The Real Junk Food Project (TRJFP) is an international network which aims to challenge food waste and create inclusive environments where everyone is welcome. They do this by redirecting surplus, edible food destined for landfill, to participating cafes, pop-ups and events, which feed people on a ‘pay as you feel’ basis. An increasingly popular and visible initiative, TRJFP is raising awareness of the global issues created by food waste, whilst bringing together communities to share healthy meals and memories.
TRPJP is in action in communities across the UK. One of its cafes, The Old Church in Brighton, has grown into a community get-together of epic proportions since it started in 2015. There are now regular queues down the street, with up to 200 people being fed within a half-hour window. As part of TRJFP network, they ensure everyone is equal in getting fed, able to pay what they feel, and encouraged to think about what that plate of food means to them – all whilst addressing global food waste.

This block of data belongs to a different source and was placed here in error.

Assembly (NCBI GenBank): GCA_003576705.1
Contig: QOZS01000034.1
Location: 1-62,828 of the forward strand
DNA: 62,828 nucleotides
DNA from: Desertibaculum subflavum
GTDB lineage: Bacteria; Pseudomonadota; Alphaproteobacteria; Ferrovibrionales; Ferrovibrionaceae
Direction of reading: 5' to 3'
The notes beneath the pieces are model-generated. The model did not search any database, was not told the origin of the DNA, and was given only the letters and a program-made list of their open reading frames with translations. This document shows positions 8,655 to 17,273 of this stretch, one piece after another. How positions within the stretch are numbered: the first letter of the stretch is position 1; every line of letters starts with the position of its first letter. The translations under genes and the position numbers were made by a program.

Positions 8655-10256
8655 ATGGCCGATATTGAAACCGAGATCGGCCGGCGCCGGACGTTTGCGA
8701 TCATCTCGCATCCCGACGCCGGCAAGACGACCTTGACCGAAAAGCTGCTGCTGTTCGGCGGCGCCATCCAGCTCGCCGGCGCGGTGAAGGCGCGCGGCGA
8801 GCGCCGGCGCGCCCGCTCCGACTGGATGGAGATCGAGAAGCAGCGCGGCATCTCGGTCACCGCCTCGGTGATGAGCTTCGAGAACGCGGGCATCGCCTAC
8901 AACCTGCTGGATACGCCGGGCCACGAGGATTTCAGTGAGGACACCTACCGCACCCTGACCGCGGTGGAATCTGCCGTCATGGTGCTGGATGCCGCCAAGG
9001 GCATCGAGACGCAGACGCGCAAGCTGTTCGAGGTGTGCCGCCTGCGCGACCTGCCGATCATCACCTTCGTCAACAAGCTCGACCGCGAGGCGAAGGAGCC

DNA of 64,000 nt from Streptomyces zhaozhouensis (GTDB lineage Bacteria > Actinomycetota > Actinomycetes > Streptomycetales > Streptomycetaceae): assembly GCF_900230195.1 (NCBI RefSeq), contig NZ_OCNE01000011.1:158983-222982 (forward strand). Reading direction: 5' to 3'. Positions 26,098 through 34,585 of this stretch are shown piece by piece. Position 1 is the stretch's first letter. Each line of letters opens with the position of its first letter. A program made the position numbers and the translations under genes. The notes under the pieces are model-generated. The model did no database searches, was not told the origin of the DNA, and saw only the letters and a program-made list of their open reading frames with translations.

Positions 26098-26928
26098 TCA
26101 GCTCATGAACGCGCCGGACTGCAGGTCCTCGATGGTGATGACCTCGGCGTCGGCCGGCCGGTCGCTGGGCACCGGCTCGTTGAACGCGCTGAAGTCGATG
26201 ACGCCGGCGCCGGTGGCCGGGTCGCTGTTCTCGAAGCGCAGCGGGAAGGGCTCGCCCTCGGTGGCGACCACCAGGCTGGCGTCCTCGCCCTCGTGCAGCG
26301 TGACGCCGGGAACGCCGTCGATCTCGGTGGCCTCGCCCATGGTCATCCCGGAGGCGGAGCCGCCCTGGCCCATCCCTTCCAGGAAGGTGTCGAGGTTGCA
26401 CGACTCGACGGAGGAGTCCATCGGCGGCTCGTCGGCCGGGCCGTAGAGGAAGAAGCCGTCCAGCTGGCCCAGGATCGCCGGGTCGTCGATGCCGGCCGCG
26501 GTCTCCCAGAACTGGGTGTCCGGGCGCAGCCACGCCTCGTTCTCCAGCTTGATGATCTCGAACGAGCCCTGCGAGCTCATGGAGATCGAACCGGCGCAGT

TRJFP was set up in 2013 by ex-chef Adam Smith, who was inspired to take action after witnessing excessive food waste in the catering industry. Today, the project is supported by communities globally. Cafes can be found in Cardiff, Wigan, Brighton and beyond. Those interested in setting up a Café locally can request a Starter Pack.
It is bringing people from different demographics together that doesn't involve money. People are opening Junk Food Projects because they have had enough of what is going on in society and care about what is happening to other human beings.Adam Smith, Founder
Every year, 1.3 billion tonnes of food gets wasted worldwide. Real Junk Food Cafés make a huge difference, on a small, localised scale. To date, the Leeds-based Armley Junk-tion Cafe alone, has fed 20,971 bellies, received £40,326 in donations and prevented thousands of food items from going to waste.
Examples of people coming together to build better, healthier and happier places for everyone.
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